So now who is actually conducting this trade, it’s likely that most people really don’t have that much exposure to the foreign exchange market. Going on holidays or perhaps doing some online shopping through a website that doesn’t automatically convert to the local currency for you. These types of retail transactions though make up a tiny percentage of the total foreign exchange market, the real big players are companies investment firms and governments all of which play an equally influential role. Businesses are the easiest to understand if they want to open up a new store in a new country they need to transfer money to that country and convert it into the local currency to pay for workers supplies and expenses. This is all pretty straightforward and easy to understand but it does present a problem say an American fast-food chain is doing amazing business in the States in 2014 and they decided to set up a new store in Australia, it sent over 50 million US dollars as an initial investment and transferred it into Australian dollars because of the exchange rate they would have received about 55 million Australian dollars at this time just enough to pay for some new restaurants to be built and staff and supplies to be paid until the business starts turning a profit and let’s say it does really well and five years later here in 2009 the franchise operation gets sold to an Australian investor for seventy-five million dollars this would represent a 50 percent return on investment for the American company but in the same time the Australian dollar has tumbled in value to a point where seventy five million dollars is only worth 50 million U.S. Dollars which represents a true return on investment of zero percent which is pretty bad.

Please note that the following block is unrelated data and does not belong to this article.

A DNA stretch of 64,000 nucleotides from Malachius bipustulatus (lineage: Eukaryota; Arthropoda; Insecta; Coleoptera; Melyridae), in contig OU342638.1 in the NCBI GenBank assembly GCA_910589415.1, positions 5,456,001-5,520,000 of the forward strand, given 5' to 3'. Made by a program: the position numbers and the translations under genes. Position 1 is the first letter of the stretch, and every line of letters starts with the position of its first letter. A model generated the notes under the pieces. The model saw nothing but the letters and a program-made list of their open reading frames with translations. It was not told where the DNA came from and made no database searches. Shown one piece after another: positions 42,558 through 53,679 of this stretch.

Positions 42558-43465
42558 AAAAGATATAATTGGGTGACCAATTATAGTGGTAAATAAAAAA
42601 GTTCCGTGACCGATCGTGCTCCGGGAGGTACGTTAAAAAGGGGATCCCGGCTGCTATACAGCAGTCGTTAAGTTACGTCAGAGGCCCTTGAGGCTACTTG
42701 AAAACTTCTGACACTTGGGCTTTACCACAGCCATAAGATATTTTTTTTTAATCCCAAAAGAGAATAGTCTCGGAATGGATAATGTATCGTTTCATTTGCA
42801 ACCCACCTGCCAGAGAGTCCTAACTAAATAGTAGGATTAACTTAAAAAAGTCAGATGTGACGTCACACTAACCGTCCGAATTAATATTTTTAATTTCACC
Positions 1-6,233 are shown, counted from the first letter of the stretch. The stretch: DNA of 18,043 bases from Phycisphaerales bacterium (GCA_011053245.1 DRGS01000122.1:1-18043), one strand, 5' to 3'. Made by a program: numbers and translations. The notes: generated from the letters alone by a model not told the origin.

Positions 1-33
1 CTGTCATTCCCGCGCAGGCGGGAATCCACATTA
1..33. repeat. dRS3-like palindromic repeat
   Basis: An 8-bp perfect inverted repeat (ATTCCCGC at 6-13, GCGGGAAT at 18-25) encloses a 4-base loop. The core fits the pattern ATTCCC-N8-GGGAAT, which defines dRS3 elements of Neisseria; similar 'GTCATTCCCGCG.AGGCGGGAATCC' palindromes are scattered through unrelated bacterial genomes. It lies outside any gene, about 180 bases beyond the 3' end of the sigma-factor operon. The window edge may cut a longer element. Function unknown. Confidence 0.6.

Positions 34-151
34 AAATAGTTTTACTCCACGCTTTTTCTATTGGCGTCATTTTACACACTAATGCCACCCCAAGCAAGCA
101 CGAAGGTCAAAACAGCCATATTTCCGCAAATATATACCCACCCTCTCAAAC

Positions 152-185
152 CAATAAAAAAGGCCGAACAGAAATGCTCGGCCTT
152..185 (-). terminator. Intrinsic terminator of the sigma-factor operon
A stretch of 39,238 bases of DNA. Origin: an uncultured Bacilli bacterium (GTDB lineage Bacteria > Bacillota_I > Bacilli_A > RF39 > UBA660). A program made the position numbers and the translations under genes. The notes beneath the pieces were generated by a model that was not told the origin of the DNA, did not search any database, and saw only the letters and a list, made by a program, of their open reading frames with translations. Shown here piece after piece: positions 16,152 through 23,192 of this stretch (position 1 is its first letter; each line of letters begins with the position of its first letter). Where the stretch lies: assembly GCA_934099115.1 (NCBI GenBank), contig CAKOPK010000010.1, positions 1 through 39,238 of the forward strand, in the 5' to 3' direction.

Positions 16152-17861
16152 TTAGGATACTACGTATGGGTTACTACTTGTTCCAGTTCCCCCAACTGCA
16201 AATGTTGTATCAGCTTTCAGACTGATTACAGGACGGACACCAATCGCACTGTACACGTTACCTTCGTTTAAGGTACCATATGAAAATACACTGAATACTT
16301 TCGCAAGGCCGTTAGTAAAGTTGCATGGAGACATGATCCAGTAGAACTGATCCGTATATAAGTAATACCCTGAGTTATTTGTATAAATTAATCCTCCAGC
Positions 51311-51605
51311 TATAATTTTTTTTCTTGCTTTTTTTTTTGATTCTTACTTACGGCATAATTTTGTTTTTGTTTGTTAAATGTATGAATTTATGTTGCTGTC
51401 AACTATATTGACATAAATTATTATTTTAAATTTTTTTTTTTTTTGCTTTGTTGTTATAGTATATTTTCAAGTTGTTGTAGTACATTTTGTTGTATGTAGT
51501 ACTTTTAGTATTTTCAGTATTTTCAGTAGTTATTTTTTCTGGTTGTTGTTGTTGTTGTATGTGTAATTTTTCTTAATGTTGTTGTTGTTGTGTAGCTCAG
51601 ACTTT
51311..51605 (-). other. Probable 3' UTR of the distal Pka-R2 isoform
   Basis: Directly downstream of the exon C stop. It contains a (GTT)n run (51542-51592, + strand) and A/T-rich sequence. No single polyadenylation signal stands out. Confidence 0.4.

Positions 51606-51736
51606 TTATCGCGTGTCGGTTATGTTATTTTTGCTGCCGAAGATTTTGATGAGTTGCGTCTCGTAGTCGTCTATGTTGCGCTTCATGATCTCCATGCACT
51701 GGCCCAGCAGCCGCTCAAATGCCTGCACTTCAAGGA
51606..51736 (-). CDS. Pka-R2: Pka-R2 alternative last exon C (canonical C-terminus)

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Understanding the Risk